I Don't Work For Free, Put Up Or Shut Up

In my previous post, “Stop giving free plans and estimates”, I outlined how I had discovered that people were, in fact, willing to pay for my design and estimating services.


At first, it was hard to convince myself that I needed to charge a fee for this service. I wasn’t sure how to bring up the topic, and I had no idea what to say if someone objected.

After all, I wasn’t the only one under the impression that contractors did free estimates — potential customers were, too.


But I persisted. I studied different sales techniques and tried to find information about selling design services.


As I continued to develop the script I would use with my potential clients, I started to identify the different kinds of people that were calling. Namely, the tire-kickers.


I’ll never forget one call. The prospect began to describe what they wanted to do. After twenty minutes, we finally got to the point where it was time to schedule a meet-up.


I explained that the first meeting was complimentary. We would review what they wanted to do and see if it would feasibly fit within their established budget. That sounded good to them. Then I started to explain that if that looked good, we would enter into a design agreement, and the price would be about $1,500 to create the conceptual plans and budgets.


I’ll never forget their response: “Oh, we don’t want to do that, we’re just looking for ideas!” I wanted to say, “Are you kidding me? You expect me to come to your house and give you a bunch of ideas for free that you can then use to build your project?”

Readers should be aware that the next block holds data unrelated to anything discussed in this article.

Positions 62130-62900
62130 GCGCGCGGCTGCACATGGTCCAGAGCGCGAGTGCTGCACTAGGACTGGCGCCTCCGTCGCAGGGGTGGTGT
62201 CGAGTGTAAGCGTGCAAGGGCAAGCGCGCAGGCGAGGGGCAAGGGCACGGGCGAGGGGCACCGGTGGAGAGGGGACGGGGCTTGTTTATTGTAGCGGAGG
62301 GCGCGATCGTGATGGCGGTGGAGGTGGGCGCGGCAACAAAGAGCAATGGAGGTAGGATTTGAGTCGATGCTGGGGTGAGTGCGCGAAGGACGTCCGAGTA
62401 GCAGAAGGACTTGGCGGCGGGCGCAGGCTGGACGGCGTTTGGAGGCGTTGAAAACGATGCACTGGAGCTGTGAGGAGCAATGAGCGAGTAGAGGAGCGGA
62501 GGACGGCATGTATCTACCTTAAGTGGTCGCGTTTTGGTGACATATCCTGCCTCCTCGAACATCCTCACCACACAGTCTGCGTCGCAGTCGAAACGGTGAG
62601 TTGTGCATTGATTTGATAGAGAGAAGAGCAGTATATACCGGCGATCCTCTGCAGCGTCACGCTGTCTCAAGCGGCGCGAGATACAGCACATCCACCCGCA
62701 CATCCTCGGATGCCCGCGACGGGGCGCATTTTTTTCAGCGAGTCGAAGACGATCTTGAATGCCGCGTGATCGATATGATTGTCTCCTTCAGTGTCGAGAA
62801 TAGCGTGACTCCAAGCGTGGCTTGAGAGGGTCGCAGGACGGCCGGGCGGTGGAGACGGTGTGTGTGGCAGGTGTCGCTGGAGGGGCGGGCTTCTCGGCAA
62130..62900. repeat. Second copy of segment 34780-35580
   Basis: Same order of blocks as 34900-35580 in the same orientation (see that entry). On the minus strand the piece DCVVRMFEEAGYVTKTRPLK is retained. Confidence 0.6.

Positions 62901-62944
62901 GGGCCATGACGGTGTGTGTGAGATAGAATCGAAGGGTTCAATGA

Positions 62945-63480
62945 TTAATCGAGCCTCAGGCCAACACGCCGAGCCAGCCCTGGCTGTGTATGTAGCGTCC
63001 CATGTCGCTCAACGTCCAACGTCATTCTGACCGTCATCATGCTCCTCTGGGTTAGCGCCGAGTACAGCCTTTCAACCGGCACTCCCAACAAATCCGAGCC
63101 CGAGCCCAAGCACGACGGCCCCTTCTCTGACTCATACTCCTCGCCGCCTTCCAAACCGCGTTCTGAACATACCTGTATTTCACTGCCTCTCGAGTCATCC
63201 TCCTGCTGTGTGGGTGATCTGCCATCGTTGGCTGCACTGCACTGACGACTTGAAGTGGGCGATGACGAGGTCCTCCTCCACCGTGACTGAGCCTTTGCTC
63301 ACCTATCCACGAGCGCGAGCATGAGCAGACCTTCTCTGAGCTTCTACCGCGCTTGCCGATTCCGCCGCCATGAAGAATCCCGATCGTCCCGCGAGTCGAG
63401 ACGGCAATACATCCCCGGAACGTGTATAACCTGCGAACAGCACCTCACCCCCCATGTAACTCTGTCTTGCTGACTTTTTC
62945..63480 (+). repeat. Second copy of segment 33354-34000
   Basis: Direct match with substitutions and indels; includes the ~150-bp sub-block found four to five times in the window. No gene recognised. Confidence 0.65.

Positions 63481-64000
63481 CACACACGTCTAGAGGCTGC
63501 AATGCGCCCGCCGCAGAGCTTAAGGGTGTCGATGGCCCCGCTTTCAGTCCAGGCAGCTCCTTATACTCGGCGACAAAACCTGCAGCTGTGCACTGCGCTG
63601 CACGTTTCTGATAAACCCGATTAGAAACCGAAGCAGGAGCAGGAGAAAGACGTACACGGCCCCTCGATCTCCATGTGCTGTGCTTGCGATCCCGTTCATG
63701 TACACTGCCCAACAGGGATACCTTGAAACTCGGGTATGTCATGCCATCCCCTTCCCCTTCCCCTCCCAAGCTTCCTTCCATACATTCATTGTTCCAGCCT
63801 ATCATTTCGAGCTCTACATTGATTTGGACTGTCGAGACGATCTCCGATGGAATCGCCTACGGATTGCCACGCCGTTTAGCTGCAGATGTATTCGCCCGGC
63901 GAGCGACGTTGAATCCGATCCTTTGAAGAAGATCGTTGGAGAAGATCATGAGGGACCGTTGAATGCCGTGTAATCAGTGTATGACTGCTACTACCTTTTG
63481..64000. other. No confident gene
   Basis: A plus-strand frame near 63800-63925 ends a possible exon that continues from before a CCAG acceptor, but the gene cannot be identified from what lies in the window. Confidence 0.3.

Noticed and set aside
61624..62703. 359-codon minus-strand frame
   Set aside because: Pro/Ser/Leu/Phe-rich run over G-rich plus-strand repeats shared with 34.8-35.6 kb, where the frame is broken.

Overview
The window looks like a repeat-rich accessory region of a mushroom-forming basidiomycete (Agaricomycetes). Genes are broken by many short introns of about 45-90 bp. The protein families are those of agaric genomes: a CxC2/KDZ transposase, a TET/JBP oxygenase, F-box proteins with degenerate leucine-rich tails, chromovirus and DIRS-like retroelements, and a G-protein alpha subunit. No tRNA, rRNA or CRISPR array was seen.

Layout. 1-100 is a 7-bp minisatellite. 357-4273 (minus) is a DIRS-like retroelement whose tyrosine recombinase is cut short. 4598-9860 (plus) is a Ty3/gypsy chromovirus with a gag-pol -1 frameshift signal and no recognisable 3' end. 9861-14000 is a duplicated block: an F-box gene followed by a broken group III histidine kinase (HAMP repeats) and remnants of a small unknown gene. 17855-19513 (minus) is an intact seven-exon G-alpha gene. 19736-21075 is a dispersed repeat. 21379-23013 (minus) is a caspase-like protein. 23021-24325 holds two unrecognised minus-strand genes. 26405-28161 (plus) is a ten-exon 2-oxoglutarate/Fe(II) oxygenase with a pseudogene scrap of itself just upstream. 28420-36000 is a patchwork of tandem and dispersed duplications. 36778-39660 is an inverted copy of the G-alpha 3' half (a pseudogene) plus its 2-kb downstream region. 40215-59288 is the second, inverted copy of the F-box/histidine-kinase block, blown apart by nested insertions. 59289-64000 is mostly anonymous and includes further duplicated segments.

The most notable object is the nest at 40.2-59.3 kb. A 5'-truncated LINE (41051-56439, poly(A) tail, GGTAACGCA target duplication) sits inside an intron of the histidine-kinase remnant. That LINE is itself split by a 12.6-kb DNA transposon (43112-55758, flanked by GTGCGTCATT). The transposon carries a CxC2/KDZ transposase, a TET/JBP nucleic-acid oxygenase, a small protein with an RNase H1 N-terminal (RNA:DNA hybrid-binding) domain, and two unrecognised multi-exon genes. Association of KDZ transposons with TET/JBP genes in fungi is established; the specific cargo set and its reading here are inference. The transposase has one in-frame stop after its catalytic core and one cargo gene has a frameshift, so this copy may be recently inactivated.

Instead, I bit my tongue and gracefully declined a visit to look at their project.

 

It soon became apparent to me that I was onto something. Because I kept very accurate records, I knew my closing ratio was 3 in 10 leads. When I started charging for my design services, the closing rate stayed about the same, but instead of working to close on the project, I worked to close on the design agreement.


I was now able to spend more time working on fewer, higher-quality projects. The plans turned out better and it was easier to create more accurate estimates. I was also able to build great relationships with each of my clients. My closing rate was over 85% for the building projects where formal proposals and bids were submitted.


The bottom line is that when you impose a financial commitment (of any size), you are taking the client off the market. You are creating a scenario in which you’ll be working on fewer projects and creating better plans, all while building a robust and trusting relationship with your client.


People like to get happily involved with someone they trust. Get paid for your professionalism.


Join the conversation and leave your thoughts below.


To Your Success,

Dan Baumann